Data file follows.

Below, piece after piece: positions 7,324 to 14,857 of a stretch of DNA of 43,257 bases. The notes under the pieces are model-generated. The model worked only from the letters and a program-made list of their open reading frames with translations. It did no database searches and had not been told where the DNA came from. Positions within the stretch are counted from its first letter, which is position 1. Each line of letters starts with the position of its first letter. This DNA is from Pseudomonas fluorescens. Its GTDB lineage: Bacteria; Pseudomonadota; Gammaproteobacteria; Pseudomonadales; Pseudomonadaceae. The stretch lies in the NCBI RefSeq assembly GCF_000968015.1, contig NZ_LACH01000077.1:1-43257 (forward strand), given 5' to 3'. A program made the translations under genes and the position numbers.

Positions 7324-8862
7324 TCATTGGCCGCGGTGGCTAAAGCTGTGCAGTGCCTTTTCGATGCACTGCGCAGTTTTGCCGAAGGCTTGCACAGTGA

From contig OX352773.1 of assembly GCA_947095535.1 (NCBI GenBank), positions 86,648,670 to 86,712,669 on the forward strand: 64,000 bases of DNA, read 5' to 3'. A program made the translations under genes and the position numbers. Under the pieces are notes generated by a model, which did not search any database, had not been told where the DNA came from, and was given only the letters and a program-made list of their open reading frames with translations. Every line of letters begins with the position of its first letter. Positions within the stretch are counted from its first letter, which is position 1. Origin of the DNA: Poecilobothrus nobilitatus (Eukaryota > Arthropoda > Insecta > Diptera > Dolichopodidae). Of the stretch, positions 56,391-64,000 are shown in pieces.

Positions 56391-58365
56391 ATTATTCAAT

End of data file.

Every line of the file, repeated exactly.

Below, piece after piece: positions 7,324 to 14,857 of a stretch of DNA of 43,257 bases. The notes under the pieces are model-generated. The model worked only from the letters and a program-made list of their open reading frames with translations. It did no database searches and had not been told where the DNA came from. Positions within the stretch are counted from its first letter, which is position 1. Each line of letters starts with the position of its first letter. This DNA is from Pseudomonas fluorescens. Its GTDB lineage: Bacteria; Pseudomonadota; Gammaproteobacteria; Pseudomonadales; Pseudomonadaceae. The stretch lies in the NCBI RefSeq assembly GCF_000968015.1, contig NZ_LACH01000077.1:1-43257 (forward strand), given 5' to 3'. A program made the translations under genes and the position numbers.

Positions 7324-8862
7324 TCATTGGCCGCGGTGGCTAAAGCTGTGCAGTGCCTTTTCGATGCACTGCGCAGTTTTGCCGAAGGCTTGCACAGTGA

From contig OX352773.1 of assembly GCA_947095535.1 (NCBI GenBank), positions 86,648,670 to 86,712,669 on the forward strand: 64,000 bases of DNA, read 5' to 3'. A program made the translations under genes and the position numbers. Under the pieces are notes generated by a model, which did not search any database, had not been told where the DNA came from, and was given only the letters and a program-made list of their open reading frames with translations. Every line of letters begins with the position of its first letter. Positions within the stretch are counted from its first letter, which is position 1. Origin of the DNA: Poecilobothrus nobilitatus (Eukaryota > Arthropoda > Insecta > Diptera > Dolichopodidae). Of the stretch, positions 56,391-64,000 are shown in pieces.

Positions 56391-58365
56391 ATTATTCAAT